Host: The 2018 Royal Commission into Aged Care Quality and Safety provided 148 recommendations and highlighted that diet, nutrition and hydration are critical to the health of older people. Ella says to prevent malnutrition, you first need to be aware that it's a possibility.
Ella Leach: Unfortunately, often when I get referrals, people are already fairly progressed with malnutrition because people just don't recognize the signs. For starters, they don't know to be checking if someone has been losing weight by accident or if their appetite is reduced. And sometimes there's just so much else going on in their situations that it's maybe just not a priority, but they don't realize the consequences that will potentially come down the track. Yeah, there's a lot I think that the community, even health professionals, doctors and everyone family’s carers, everyone really should be made more aware of these sorts of things so that they can pick up on it nice and early and take action when they need to.
Host: Behind the scenes, Blue Care has been developing a way to enhance the dietary and nutritional care of those living in residential aged care homes. Blue Care's hospitality partner Craig Haggert says a new cloud based hospitality system called Net Menu allows residents to use tablets to order their preferred meals, catered to their nutritional requirements.
Craig Haggert: A tablet is about the photos of the food, the presentation of the food and making the food, I guess more presentable for you, but on top of that, just making sure it's the right meal So you're not in harm's way and then making sure you got that respect So you don't fall short of those malnutrition and dehydration Because you don't like something. We're really focused on trying to tailor that so you actually get the benefit that you need to obviously live life a little longer and feel a little bit more comfortable whilst doing that.
Host: Residents can request food they like and make notes about food they don't like. It's about giving them more freedom to create a more at home experience.
Craig Haggert: What would you like to eat for breakfast, lunch or dinner? We can animate your likes and preferences for I always want to have black tea and coffee served at my breakfast time so we can animate some of those preferences for you in the system, but also highlights to you the client, the resident, as well as the staff that there are certain dislikes that you like and it highlights them on the tablet saying, oh, this one's got capsicum potentially in the dish and says you don't like capsicum, but it might be fresh capsicum you don't like, not necessarily a cooked based capsicum product. So it opens the discussion.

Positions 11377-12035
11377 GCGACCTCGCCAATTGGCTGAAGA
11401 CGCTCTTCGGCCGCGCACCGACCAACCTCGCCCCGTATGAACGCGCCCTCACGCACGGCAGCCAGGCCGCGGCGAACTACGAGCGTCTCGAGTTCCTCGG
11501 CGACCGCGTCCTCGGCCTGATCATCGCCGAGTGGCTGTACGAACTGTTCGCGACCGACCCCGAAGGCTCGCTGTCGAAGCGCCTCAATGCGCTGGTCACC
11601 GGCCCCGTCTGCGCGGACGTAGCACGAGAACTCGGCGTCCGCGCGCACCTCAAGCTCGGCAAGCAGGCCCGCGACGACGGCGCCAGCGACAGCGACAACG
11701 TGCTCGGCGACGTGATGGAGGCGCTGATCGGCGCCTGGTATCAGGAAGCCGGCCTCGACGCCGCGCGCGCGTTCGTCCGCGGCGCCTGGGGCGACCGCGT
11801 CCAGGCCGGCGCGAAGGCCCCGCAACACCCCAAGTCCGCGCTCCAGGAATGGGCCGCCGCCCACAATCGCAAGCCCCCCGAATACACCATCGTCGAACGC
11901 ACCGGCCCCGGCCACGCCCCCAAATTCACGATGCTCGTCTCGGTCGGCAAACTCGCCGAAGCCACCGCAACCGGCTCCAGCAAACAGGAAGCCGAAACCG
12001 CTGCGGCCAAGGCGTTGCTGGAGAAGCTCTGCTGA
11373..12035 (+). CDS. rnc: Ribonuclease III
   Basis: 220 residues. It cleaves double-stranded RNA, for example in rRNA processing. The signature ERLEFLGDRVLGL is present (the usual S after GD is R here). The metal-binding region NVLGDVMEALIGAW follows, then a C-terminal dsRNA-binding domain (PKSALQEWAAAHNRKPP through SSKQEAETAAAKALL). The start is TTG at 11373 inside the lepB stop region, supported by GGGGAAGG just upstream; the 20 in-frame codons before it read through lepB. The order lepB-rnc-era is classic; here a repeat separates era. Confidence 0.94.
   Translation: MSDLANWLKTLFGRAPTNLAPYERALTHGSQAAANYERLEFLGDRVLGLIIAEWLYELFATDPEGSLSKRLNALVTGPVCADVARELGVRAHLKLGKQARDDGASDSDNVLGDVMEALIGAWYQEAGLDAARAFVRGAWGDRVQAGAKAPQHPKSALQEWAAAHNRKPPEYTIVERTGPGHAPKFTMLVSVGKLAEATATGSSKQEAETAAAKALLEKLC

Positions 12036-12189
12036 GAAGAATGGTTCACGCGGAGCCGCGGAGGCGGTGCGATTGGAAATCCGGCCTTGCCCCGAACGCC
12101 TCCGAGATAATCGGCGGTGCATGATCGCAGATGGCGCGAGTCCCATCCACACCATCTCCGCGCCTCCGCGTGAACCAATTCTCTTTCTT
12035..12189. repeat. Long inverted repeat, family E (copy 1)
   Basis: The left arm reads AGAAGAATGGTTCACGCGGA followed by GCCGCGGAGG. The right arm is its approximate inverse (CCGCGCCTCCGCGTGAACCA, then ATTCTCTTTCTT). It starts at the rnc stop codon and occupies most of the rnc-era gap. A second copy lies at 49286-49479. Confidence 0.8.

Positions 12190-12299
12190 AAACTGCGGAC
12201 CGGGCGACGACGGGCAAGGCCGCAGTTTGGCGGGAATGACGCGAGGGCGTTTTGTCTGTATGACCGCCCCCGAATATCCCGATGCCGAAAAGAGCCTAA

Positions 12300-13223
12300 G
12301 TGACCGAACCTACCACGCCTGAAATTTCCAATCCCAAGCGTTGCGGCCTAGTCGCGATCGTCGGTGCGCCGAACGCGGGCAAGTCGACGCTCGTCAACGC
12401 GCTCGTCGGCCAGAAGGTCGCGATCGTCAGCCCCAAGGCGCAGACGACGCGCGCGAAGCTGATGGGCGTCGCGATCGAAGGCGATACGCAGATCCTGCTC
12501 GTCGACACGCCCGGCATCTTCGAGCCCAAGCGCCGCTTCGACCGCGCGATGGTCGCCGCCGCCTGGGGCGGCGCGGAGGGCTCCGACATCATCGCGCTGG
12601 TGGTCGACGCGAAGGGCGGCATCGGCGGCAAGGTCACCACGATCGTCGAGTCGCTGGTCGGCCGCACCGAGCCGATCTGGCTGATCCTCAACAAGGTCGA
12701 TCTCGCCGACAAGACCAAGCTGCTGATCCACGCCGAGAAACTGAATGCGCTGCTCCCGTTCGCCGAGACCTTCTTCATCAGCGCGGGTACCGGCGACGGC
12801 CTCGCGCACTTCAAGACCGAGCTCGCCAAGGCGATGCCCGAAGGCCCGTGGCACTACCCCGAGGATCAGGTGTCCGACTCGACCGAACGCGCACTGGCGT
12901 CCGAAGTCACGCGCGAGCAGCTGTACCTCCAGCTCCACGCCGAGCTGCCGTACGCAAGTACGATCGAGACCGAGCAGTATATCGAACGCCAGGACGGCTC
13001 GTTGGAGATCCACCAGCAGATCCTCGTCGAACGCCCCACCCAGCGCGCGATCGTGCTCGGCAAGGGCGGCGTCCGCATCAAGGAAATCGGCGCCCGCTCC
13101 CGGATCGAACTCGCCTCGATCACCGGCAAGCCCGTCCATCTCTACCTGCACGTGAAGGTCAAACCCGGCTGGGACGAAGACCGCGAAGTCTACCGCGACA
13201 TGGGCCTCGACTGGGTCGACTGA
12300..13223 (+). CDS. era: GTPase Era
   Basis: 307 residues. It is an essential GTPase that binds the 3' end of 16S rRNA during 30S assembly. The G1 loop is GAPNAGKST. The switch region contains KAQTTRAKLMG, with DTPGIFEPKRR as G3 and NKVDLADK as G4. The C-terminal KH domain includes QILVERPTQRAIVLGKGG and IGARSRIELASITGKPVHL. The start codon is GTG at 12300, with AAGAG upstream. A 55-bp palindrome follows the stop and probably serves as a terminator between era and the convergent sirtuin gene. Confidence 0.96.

Host: The new system is currently being implemented in three aged care facilities with all of Blue Care's 47 residential aged care homes in Queensland to start using the new ordering system over the next 18 months.
Craig Haggert: Aged Care has also had many other sort of systems similar to this. So there are other companies that have other products close to this. But this is a complete tablet to back of house to now purchasing based product from one of the number one leading sort of supplier of those sort of nutrition based systems in Australia. So it's exciting journey. It's great to see our industry change and actually put that nutrition at the focus.
Host: Ella agrees. She hopes for a future where older people, their families and carers are confident in how to manage their diet and nutrition to live a healthier and hopefully longer life.
Ella Leach: Well, I think it's really important in the future for clients and residents to become more empowered by learning more about nutrition and diet, Most likely from dietitians. That way they'll be able to make the most informed choices for their own health and wellbeing.
Host: Thank you to Ella Leach and Craig Haggert, for sharing your insights for this episode. Positive aging is brought to you by blue care, One of Queensland's largest and most trusted providers of in home care, Residential aged care, disability services and retirement. Mitch living.